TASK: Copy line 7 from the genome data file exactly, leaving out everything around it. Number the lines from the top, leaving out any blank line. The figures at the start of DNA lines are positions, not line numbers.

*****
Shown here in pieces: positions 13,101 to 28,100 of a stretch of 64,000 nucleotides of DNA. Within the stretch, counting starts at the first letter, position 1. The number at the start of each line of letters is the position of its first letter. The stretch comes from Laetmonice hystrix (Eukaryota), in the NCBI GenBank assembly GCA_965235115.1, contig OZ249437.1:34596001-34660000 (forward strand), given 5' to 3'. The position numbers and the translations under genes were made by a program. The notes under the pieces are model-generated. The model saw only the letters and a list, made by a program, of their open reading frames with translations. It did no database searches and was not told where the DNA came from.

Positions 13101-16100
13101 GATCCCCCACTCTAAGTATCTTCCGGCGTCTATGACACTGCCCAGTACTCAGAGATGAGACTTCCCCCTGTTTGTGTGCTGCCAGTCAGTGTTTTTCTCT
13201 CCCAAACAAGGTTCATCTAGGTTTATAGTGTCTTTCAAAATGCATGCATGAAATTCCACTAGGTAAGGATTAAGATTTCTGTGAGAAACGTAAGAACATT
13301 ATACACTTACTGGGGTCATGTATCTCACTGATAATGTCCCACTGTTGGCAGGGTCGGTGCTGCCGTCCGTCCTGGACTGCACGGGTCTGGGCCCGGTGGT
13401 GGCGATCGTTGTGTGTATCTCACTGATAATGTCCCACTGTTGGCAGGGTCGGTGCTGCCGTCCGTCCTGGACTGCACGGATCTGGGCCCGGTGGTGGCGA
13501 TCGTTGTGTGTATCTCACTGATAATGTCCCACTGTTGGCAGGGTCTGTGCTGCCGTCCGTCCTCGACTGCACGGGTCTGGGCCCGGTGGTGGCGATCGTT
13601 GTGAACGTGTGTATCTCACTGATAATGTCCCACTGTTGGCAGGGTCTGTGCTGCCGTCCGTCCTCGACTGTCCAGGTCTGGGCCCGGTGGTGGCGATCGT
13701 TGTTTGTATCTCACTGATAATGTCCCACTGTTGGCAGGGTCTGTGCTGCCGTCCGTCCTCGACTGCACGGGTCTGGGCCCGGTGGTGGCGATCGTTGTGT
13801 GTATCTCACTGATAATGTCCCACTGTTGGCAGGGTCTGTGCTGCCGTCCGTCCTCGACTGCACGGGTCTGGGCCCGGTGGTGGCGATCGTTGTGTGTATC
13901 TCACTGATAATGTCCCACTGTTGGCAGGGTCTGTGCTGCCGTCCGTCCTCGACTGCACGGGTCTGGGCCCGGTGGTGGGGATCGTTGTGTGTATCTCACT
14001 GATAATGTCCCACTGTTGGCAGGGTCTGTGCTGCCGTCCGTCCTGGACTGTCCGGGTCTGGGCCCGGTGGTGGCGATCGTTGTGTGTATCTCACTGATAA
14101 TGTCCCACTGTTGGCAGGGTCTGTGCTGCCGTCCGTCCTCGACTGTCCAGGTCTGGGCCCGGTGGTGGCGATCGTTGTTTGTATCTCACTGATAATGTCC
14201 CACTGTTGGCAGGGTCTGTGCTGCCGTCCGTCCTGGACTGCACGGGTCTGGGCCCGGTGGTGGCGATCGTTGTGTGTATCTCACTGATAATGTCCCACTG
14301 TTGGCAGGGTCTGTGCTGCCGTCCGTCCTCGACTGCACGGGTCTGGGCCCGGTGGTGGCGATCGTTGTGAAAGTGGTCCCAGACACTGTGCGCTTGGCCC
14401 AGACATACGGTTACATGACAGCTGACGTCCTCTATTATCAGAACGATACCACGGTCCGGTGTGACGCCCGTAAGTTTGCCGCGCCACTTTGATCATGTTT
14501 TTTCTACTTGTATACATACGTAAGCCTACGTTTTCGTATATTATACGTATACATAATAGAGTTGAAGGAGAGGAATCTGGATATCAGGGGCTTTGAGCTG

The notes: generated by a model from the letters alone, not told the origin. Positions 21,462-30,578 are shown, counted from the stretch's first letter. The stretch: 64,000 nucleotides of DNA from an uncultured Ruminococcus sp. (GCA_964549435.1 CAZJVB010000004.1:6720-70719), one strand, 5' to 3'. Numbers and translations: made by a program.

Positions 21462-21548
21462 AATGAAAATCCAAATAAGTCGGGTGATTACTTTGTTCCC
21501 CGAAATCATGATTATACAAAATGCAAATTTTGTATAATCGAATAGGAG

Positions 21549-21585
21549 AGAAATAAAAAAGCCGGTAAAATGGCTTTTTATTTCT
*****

13501 TCGTTGTGTGTATCTCACTGATAATGTCCCACTGTTGGCAGGGTCTGTGCTGCCGTCCGTCCTCGACTGCACGGGTCTGGGCCCGGTGGTGGCGATCGTT